In Macbeth, act 5 scene 8, how do stage directions, imagery and other elements reinforce its dramatic/ theatrical qualities?

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luannw eNotes educator| Certified Educator

Scene 8 of Act 5 is the final scene and the one in which Macbeth finds out that Macduff was born by Caesarian section and therefore "not of woman born". 

Macduff kills Macbeth in this scene, off-stage, and returns carrying Macbeth's head. The drama is heightened when Macduff makes the dramatic announcement to Macbeth after Macbeth tells Macduff that he does not want to fight him.  The two begin their sword fight which quickly moves off-stage, adding to the suspense.  As they move off the stage, Malcolm and Siward enter the stage.  Ross comes on and has to deliver to Siward the news that his son was killed by Macbeth.  Even as Siward is lamenting his son's death yet calling him a brave soldier, Macduff enters carrying the head of Macbeth.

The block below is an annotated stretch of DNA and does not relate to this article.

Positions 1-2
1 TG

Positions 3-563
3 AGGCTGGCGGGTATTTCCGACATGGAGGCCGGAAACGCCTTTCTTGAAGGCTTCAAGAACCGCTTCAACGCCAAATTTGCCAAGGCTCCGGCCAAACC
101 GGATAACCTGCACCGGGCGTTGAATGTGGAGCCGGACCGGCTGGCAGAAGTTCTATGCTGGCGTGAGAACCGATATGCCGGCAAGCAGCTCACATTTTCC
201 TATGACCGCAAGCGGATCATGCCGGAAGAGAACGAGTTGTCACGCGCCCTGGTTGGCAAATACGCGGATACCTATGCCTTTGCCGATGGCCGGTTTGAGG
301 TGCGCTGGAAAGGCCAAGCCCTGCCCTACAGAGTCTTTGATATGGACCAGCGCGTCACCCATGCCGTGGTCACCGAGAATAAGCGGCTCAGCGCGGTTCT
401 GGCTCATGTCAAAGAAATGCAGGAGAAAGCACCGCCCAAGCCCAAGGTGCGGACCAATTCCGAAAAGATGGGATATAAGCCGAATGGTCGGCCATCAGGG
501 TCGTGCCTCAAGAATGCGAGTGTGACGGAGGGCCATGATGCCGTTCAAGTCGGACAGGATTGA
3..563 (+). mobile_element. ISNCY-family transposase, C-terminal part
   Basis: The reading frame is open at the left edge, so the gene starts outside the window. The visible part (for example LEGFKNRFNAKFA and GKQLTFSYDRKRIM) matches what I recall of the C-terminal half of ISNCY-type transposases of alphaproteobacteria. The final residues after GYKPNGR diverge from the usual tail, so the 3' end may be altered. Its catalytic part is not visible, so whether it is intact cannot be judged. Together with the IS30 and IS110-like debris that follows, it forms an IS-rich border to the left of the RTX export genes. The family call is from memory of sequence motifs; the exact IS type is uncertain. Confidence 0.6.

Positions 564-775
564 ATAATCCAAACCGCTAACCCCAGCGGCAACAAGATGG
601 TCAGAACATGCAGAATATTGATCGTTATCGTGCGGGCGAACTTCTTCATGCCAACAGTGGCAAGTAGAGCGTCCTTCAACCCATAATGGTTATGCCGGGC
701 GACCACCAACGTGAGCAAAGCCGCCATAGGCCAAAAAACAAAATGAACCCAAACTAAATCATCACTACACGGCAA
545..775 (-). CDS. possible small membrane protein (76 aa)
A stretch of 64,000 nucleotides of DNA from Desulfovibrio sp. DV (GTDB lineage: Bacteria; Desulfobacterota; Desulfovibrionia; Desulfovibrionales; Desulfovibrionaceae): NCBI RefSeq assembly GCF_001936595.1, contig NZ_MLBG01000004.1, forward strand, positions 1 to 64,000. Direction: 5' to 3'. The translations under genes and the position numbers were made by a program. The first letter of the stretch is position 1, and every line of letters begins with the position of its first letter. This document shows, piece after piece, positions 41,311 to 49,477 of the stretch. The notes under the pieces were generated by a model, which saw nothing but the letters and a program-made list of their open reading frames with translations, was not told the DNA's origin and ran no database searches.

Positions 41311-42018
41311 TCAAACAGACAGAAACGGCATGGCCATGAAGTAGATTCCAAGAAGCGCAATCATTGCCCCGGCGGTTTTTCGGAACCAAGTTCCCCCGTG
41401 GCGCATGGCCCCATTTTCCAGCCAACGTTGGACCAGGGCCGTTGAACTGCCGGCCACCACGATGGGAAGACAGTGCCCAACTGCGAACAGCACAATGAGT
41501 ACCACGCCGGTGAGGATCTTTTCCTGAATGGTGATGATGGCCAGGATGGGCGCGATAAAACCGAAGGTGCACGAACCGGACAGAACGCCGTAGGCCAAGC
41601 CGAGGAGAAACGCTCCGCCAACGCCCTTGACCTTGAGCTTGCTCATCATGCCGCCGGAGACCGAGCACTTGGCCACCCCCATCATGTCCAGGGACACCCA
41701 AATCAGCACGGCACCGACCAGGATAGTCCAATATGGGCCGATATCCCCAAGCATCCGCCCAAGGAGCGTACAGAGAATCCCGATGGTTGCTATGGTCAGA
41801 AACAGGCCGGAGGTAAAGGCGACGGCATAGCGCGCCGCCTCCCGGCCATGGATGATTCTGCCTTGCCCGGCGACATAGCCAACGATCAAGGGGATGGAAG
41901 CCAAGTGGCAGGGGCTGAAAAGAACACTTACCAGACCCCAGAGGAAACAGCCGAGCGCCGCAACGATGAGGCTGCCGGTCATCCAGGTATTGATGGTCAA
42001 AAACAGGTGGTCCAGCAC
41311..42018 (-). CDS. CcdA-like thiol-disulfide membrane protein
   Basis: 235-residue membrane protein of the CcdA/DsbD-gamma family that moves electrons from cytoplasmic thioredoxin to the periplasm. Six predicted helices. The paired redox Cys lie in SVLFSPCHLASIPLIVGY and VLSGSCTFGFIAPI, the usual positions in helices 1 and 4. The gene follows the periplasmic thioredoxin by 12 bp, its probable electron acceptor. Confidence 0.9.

This is fitting because Macbeth has been so blood-thirsty.  It is a vivid image for the viewer to see Macduff carrying the head of the enemy. If Macduff would have just come back on stage and announced that he had killed Macbeth, we wouldn't have the same level of starkness and the dramatic effect wouldn't be as strong.  Since Malcolm now becomes king, having him on stage at this time adds to the finality of the scene.